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Two Sisters' Approach to Preserving Family History
I believe that every right implies a responsibility; every opportunity, an obligation; every possession, a duty. - John D. Rockefeller Jr. (1874-1960)
Just about every time a call comes in from an executor, we hear the same lament: I don't know what to keep. Usually accompanied with a shrug & a tight smile, many of our clients have just inherited a houseful & are feeling overwhelmed & a tad guilty for needing to be rid of the stuff.
We always say the same thing: Your grandmother would not have expected you to keep it all. She wouldn't have wished that burden on you. A vintage AGA stove or a Wurlitzer jukebox may rekindle wonderful memories, but both items cost a fortune to move, to restore, to insure. That set of floral dishes your grandfather brought home from WWII is easily chipped, rarely used, awkward to store & has minimal resale value. And so it goes with many inherited items. Preserving memories in less cumbersome ways - through downsizing, de-cluttering, simplifying - makes sense in our increasingly informal, aging society.
So what to keep? Think precious & portable - a handmade quilt, an inscribed wedding band, a jar of buttons, a single paperweight, old photos. Just about every household has boxes & boxes of ephemera - these photographs, letters, postcards, certificates, newspaper clippings, genealogy et al can be preserved in all sorts of creative & meaningful ways.
And that's the point of this section, to show how two sisters worked together to safeguard their family history & some of the gratifying results - through 1) edited photo albums, 2) collage, assemblage & transfer, 3) genealogy & other ephemera & 4) photographed objects.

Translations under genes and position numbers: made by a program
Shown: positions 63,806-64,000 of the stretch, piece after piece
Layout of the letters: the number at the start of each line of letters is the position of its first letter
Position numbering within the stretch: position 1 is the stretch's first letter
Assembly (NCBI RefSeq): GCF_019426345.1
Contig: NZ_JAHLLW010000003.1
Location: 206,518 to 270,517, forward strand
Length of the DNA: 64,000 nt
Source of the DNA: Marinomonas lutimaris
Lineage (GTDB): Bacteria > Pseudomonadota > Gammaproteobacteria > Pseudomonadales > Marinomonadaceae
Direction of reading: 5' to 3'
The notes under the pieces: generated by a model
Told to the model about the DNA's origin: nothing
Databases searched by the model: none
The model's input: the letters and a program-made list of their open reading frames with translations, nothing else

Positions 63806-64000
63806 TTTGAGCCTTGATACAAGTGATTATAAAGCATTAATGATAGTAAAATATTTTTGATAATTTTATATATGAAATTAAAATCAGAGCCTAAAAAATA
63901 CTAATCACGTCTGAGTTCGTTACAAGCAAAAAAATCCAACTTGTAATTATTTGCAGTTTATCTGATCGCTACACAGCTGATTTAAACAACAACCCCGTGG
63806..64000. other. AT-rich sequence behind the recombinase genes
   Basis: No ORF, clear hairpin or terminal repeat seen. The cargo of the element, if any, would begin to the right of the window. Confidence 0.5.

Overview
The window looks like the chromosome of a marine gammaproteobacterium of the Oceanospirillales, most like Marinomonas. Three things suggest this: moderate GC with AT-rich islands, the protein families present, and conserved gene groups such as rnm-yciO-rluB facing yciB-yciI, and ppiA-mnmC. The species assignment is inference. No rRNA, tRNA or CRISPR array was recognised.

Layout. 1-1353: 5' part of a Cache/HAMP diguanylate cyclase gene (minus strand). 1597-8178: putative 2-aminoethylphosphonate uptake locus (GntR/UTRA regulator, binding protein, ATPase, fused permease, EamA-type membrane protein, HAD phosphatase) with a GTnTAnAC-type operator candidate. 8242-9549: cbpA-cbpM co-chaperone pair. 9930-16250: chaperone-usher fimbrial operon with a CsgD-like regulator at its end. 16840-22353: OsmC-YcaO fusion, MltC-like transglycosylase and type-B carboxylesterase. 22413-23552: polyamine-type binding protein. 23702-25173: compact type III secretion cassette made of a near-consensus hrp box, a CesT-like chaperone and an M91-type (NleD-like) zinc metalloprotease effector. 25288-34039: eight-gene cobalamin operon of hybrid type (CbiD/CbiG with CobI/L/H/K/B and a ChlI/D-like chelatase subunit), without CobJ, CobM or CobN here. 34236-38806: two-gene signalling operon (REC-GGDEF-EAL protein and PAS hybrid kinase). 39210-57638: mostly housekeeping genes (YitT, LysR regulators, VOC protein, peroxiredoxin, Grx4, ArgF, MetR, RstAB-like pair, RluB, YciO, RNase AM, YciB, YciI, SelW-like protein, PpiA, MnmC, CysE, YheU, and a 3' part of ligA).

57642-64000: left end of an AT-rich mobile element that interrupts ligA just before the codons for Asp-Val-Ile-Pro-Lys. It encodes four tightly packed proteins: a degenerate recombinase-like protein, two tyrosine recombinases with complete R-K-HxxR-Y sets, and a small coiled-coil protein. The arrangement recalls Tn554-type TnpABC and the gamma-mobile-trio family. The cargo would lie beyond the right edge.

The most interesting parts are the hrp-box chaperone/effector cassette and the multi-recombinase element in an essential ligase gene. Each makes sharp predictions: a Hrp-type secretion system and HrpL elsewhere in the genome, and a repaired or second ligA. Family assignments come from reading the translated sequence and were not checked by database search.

It was a rainy week in October 2006 when I flew into Boston for a visit with my sister. We had a project in mind that involved reducing her many jumbled photographs, stored willy-nilly in the basement. Too many outgrown relationships & poor quality pictures were depriving her of any enjoyment whatsoever. It was my assigned job, as editor & big sis, to condense these memories into a cheerful & manageable collection; Beth needed her photos to make sense.
First off, a trip to Barnes & Noble yielded top-quality archival photo albums, an X-ACTO knife, a stainless steel ruler, a self-healing mat, retro black photo corners. Judicious editing, good wine, lots of reminiscing (uh, or was that lots of wine & good reminiscing?) & a couple days later we had three sweet albums - our childhood, her adulthood, her cats. The unwanted photographs were tossed into the recycling bin.
Now, 13 years later, these cherished collections are still frequently & proudly trotted out for guests. They don't take up any significant space & that particular family history can now be effortlessly accessed & appreciated.
Note: This page is under construction. More to come.